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History of British surnames: the influence of the ancient Romans

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You may never have thought about it, but the Roman occupation in part of today’s Great Britain has left much more than the ruins of villas. The Romans, in fact, brought the idea of ​​having different names together with the viaducts and the Hadrian’s Wall.

In fact, all male citizens had two names, one and what we now call surname. Slaves would have only one name, but 3 names would typically be assigned to young people from good families. The first name period indicated as “praenomen”, and period also simply a name, e.g. Gaius, or Julius.

The second of the three names is the “nomen” and identified the family or the tribe in which the boy was born. Julius and Annaeus are examples of “women”, but they weren’t necessarily hereditary. The third name period intended as “cognomen”, and age is purely descriptive and almost always negative. This will seem rather strange to us, but for the Romans, it was normal to give unflattering names to their sons.

Girls were usually given only one name, typically a feminised male name, like Julia, Cornelia and Aurelia.

The Romans remained 400 years, and even though English has words that clearly come from Latin, they are were imported from the French of the Normans rather than directly from the Latin of the Romans. The same goes for surnames; some surnames clearly have Roman origins. Still, we do not know if they remained after the Roman occupation or if they are important conditions later after the Norman conquest of 1066. Some examples of surnames of Roman origins are Martin (quite common), Vincent and Patrick. However, many Roman nomen still survive as first names like Claudia, Marcus,  etc. Only from the Middle Ages onwards did surnames become hereditary, but we will look into it another .time

Worked in many sectors including recruitment and marketing. Lucky to have found a soulmate who was then taken far too soon. No intention of moving on and definitely not moving to Thailand for the foreseeable future. Might move forward. Owned by a cat.

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Food

Isabella Beeton – Author of Mrs Beeton’s Book of Household Management

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Possibly some people today may not have heard of Mrs Beeton, who in the nineteenth and twentieth centuries, was a household name. She was well known for Mrs Beeton’s Book of Household Management, published in 1859 – 61, which contained everything a prosperous  Victorian housewife, would need to know for running the home.  The public then and in the years that followed,  visualized her as a matronly cook, but nothing could be further from the truth.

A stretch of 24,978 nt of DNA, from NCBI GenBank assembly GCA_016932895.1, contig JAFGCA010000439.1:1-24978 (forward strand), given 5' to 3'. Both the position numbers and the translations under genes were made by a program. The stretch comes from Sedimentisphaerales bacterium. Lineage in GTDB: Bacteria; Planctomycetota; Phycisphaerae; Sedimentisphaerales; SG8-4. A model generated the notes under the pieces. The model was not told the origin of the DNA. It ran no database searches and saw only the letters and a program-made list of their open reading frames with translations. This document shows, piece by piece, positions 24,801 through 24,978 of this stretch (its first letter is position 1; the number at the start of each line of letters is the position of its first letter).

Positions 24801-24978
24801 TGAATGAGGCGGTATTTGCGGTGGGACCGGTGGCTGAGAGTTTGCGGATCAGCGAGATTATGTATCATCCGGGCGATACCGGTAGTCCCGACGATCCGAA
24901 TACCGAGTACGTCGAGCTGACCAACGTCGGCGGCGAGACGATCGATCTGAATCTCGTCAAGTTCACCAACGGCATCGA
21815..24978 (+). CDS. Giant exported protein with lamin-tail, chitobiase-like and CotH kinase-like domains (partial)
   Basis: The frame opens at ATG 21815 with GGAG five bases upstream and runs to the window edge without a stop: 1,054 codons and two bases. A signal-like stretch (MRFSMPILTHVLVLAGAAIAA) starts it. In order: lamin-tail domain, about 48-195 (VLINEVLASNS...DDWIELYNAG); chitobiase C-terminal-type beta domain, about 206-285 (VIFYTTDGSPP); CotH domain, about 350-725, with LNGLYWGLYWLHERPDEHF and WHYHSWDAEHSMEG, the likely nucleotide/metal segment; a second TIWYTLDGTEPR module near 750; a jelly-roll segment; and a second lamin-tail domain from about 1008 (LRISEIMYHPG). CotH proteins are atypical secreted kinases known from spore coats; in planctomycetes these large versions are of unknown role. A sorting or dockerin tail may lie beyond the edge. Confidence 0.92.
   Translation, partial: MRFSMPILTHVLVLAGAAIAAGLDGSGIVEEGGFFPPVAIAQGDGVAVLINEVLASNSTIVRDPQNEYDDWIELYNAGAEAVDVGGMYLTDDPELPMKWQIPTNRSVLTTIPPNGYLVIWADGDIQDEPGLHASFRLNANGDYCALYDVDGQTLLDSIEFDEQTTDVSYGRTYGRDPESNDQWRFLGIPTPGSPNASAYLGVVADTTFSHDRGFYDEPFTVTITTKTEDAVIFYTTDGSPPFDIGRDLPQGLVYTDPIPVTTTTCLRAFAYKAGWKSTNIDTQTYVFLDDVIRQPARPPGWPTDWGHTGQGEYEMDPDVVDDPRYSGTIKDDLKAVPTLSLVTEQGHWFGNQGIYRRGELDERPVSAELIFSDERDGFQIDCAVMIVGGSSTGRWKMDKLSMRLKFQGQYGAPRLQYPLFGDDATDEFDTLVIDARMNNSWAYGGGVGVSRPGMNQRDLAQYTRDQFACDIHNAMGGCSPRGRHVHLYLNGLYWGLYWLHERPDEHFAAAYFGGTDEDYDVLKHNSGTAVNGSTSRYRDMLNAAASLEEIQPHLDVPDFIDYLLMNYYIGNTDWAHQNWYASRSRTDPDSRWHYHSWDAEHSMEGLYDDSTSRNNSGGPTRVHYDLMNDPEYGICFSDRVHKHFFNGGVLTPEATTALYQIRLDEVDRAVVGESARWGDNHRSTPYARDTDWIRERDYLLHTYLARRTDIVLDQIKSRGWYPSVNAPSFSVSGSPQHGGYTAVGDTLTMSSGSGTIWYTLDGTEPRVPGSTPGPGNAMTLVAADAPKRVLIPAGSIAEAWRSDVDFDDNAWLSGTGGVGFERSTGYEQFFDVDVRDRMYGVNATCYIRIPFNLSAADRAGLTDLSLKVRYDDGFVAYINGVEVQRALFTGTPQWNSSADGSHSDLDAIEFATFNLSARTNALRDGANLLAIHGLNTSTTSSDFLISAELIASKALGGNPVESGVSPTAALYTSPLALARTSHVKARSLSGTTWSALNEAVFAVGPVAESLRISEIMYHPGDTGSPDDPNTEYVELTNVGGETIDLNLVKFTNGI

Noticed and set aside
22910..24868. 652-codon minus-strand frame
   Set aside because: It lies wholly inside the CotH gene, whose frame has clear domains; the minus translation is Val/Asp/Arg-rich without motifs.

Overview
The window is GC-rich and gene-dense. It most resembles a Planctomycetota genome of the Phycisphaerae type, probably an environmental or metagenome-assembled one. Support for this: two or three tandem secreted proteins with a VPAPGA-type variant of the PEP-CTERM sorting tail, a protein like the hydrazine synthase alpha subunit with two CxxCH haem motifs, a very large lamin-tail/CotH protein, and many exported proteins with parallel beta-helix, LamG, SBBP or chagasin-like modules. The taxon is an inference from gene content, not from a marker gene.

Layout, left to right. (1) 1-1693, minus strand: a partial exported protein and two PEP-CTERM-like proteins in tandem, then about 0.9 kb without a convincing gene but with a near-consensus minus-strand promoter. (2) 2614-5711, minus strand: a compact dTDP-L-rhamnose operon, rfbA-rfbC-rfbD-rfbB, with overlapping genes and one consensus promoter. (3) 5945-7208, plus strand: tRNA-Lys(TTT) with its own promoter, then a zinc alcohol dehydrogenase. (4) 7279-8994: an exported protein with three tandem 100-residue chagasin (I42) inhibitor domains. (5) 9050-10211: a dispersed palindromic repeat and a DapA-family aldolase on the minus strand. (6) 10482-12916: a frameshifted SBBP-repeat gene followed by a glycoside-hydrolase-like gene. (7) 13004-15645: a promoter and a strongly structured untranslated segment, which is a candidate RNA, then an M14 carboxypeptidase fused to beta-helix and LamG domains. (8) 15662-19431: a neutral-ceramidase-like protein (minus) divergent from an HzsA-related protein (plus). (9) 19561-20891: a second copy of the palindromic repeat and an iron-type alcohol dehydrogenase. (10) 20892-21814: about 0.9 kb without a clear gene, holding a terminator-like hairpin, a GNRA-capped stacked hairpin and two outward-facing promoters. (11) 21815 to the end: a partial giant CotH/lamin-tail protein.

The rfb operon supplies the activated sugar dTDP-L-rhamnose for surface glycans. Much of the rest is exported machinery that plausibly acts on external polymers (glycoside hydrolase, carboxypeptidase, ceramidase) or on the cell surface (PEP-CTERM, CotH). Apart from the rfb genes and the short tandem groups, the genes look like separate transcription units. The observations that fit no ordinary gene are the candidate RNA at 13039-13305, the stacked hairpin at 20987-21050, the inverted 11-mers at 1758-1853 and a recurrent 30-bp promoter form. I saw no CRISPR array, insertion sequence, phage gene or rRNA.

Isabella Mary Mayson was born  14th March 1836, in Milk Lane, London. Her father died when she was young and her mother remarried, Henry Dorling, who worked as a clerk at Epsom racecourse. The family had lodgings there,  and Isabella was able to see at first hand, the organisation involved in running  kitchens, that catered for large numbers of people.
 
 On 10th July 1856 Isabella married Samuel Beeton, a publisher of books and magazines, and she started writing articles on cookery, to be included in his publications. Isabella lived a surprisingly modern married  life, commuting with her husband into the London office by train from Pinner. She also made annual trips to Paris, enabling her to write articles on fashion. At the same time, in the short space of eight years,
by Maull & Polyblank, hand-tinted albumen print, 1857
Isabella had numerous miscarriages and still births, giving birth to four sons, only two of which, survived to adulthood. These experiences were excessive even at a time of high infant mortality rate. Isabella died  in 1865 at the age of twenty eight following the birth of her youngest son. 
 
Isabella ‘s publishing success, while facing these health difficulties , was therefore a tremendous achievement. Her famous book on Household Management contained over 1,112 pages, with many coloured illustrations and nine hundred recipes. She taste tested these recipes in her kitchen and in the severe winter of 1858, handed out a nourishing beef and vegetable broth, to poor families for a penny a quart.